Media Matters for America, the liberal advocacy group funded by philanthropist George Soros, has stepped up its attacks on the Fox News Channel, launching a website directly targeting the cable network’s advertisers.
The campaign immediately followed a series of online reports by Fox News detailing Soros’ extensive funding of news media organizations.
“By sponsoring Fox News, advertisers are financially supporting a political operation that masquerades as a news network,” claims the new Media Matters website, launched last week, which calls itself DropFox.com.
“Advertisers are also associating their brands with Fox News’ reckless vitriol, race-baiting, anti-LGBT bigotry and deliberate spread of misinformation,” stated the website.
DropFox.com asks viewers to complain to major Fox News advertisers, including Orbitz, Best Western, Priceline, Delta Airlines, Ocean Spray, Netflix and Southwest Airlines.
Orbitz already responded to the crusade by slamming Media Matters as “a political organization that has been funded pretty extensively to go after one network.”
A statement released by the company this week affirmed it will not take the Media Matters bait.
“We aren’t going to engage in that fight,” read the Orbitz statement.
“We have a strict policy of tolerance and non-discrimination, and that means we don’t favor one political side over another.”
Foxnews.com two weeks ago released the first part of an investigative series detailing Soros’ funding to news media groups connected to major U.S. media outlets, including The New York Times, Washington Post, the Associated Press, NBC and ABC.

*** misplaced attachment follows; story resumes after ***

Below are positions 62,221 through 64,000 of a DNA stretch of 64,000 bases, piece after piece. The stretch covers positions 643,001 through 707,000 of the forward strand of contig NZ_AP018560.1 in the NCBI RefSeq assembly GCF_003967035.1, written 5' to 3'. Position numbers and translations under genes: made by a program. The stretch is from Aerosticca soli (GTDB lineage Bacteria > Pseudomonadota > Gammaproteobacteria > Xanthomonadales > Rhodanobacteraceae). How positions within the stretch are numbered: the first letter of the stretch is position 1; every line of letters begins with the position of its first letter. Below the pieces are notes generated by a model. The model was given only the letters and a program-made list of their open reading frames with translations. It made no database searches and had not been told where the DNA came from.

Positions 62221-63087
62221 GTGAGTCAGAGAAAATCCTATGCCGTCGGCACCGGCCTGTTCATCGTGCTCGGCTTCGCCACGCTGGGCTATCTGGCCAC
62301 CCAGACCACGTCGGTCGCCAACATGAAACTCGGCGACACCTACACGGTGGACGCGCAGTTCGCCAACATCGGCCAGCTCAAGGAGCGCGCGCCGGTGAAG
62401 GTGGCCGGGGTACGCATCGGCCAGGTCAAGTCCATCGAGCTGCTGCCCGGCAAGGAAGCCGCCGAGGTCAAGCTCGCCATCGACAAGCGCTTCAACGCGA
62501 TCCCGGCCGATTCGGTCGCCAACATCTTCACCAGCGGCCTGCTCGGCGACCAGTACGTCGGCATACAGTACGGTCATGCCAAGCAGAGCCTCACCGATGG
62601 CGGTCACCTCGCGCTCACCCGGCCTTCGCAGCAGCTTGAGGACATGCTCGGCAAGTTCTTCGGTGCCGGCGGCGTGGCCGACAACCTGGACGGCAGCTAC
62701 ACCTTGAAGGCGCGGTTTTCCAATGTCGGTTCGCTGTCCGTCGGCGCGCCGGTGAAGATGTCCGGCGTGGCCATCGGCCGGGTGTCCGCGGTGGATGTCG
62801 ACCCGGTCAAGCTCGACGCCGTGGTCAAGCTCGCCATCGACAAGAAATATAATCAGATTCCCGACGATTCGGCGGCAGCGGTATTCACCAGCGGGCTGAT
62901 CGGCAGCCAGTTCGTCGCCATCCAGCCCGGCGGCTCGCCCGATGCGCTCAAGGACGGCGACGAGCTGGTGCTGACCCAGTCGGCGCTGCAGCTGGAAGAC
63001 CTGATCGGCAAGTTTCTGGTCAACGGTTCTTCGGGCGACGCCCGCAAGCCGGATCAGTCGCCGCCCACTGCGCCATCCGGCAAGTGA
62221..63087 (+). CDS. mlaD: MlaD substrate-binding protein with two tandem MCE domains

Last week, the second part of the series detailed Soros’ funding ties to the Columbia Journalism Review, which bills itself as “a watchdog and a friend of the press in all its forms.”
The information is part of an upcoming report by the Media Research Center’s Business & Media Institute, which has been focusing on Soros and his influence on the media.
AP to distribute Soros-funded journalism
The Fox News pieces focused in large part on a group called ProPublica, which first was exposed by WND in August 2009 for its connections to Soros.
One month earlier, the Associated Press announced it was allowing its subscribers to publish free-of-charge work by four nonprofit groups, the Center for Public Integrity, the Investigative Reporting Workshop at American University, the Center for Investigative Reporting and ProPublica.
Controversial Harvard professor Henry Louis Gates Jr., a friend of President Obama who was embroiled in a national race scandal, sits on the board of ProPublica. The group defines itself as “an independent, non-profit newsroom that produces investigative journalism in the public interest.”
ProPublica was founded with a $10 million yearly grant from Herbert and Marion Sandler, the former chief executives of the Golden West Financial Corp., which was one of the nation’s largest mortgage lenders and savings and loans. The Sandlers in 2008 sold their business to the Wachovia Corp. for about $26 billion, a deal which valued their personal shares at about $2.4 billion.